• Interviews

HFPA in Conversation: Dome Karukoski, Melodramatic Storyteller

Finnish director and writer Dome Karukoski loves drama. He tells HFPA journalist Tina Jøhnk Christensen that as a child he watched Macbeth on the BBC. “My mom always tells me this story. When we were living in Cypress, the only English language network was the BBC. So, as a child, born in Cypress and living there until the age of four-and-a-half, I would just watch BBC constantly. And they had adaptations of Shakespeare.”

Later he moved to Finland with his mother, Ritva Karukoski, who worked as a journalist. “I thought I would be a lawyer or a journalist like my mom is. She was covering the Middle East in the 70s so she had a very explorative and interesting life. That felt intriguing.”

But when he met his father, American actor and writer George Dickerson, at the age of 14, he realized his passion was in the arts. “After that I kind of started seeking the possibilities of being an artist in something, self-exploration, whether it was an actor or something else. I applied to an acting school a couple of times but I didn’t get in. They told me I was too dominant to be an actor, I don’t listen enough, which is pretty much something my wife still tells me, so that hasn’t changed.”

In 1999 he applied and was one of only three new students admitted to the University of Art and Design Helsinki to major in directing.  “I got into film school with my first try and that’s very unusual. I hadn’t basically done anything, I hadn’t done short films, we didn’t even own a camera, we were very poor when I was little.”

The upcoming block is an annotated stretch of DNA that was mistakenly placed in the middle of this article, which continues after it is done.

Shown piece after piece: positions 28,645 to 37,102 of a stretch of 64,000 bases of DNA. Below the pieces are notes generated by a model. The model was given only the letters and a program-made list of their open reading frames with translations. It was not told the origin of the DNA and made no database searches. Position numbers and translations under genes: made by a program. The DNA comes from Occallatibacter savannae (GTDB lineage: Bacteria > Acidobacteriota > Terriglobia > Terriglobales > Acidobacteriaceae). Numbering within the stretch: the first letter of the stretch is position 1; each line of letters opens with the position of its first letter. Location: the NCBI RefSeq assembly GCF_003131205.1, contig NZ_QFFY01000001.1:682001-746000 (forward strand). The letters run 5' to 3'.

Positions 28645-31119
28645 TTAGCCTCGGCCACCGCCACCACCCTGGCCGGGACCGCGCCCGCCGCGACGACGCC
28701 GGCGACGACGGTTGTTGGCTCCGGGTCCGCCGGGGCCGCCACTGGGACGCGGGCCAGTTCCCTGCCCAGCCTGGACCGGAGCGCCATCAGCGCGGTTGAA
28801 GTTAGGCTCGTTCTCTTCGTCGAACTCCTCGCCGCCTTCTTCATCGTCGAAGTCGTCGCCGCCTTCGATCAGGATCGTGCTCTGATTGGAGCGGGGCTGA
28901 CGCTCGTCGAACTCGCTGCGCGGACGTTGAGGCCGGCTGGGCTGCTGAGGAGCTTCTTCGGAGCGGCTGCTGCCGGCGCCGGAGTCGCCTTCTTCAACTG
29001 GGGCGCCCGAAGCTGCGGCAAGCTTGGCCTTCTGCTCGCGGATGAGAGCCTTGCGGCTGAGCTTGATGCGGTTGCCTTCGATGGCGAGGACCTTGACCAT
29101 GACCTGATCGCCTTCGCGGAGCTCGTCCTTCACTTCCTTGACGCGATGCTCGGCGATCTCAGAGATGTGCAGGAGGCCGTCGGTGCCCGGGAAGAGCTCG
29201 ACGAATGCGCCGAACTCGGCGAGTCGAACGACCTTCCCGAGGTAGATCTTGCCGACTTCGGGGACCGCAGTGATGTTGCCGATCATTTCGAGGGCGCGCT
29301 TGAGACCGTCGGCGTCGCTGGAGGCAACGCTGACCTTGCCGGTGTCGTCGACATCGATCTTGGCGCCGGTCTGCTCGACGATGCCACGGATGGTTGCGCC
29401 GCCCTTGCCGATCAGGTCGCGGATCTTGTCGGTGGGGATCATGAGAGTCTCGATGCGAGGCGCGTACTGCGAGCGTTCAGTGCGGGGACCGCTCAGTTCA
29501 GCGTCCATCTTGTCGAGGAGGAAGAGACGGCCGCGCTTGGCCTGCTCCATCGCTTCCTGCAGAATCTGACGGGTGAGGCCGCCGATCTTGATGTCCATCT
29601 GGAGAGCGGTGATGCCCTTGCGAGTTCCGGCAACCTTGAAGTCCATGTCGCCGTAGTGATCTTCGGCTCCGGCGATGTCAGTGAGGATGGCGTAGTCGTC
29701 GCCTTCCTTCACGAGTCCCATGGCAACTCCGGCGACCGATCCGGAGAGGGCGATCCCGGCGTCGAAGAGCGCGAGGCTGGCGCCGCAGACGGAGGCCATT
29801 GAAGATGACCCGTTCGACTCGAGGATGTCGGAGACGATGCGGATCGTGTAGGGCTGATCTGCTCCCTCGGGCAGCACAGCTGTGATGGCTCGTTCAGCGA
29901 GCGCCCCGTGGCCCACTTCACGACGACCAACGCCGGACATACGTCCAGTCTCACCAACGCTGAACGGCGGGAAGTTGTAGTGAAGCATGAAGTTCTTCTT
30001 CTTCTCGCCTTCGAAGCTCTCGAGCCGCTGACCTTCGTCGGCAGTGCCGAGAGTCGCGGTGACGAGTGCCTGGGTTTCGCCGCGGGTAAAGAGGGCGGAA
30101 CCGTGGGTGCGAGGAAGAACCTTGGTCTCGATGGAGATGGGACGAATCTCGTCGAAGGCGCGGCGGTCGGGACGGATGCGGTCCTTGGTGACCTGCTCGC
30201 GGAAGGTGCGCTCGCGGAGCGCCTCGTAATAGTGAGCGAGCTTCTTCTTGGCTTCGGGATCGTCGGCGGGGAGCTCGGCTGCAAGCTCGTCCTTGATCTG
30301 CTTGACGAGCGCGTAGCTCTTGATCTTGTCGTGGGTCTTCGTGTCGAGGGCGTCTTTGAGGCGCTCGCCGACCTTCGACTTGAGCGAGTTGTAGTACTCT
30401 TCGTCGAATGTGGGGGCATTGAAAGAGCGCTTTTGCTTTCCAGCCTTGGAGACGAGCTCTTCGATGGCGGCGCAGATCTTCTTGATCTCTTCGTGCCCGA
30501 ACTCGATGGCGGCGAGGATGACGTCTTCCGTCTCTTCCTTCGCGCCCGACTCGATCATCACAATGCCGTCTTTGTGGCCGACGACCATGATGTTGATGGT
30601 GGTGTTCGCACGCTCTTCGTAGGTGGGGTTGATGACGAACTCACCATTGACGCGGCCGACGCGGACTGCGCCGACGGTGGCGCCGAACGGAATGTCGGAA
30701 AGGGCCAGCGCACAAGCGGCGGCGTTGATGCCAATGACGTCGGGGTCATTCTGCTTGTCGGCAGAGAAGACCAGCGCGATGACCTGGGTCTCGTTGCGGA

His first movie, Beauty and the Bastard, premiered in 2005. He filmed six movies before his first international project, Tom of Finland, in 2017.  “I did two biopics back-to-back. I first did a film about Tom of Finland, a renowned gay icon and artist and then I did a film about Tolkien, with Fox Searchlight Pictures. They were non-related, I just ended up doing them side by side. They were always intriguing as an artist to look at someone else’s life.”

After that, he wanted to do something different and directed the British TV show The Beast Must Die. It is a story about a mother who has lost her child and is on a vengeance trip. “I read the pilot. It was a thriller and I had basically never done a thriller before. I wondered why it is being sent to me. I soon understood why. It is a thriller but within itself is a very strong drama about parenthood and what are you ready to do and it’s very spiritual in many ways.”

Is there anything common in his stories? “There is a very strong melodramatic sense in my storytelling, there always has been.”

Listen to the podcast and hear why he decided to have his own writer’s room; why does he feel like an outsider; what appealed to him to direct the TV series The Beast Must DieTolkien as his first English language project; what he learned about international filmmaking when he was filming Tom of Finland and why he wanted to make a movie about Touko Laaksonen; how are gay rights in Finland now; and what he’s doing now.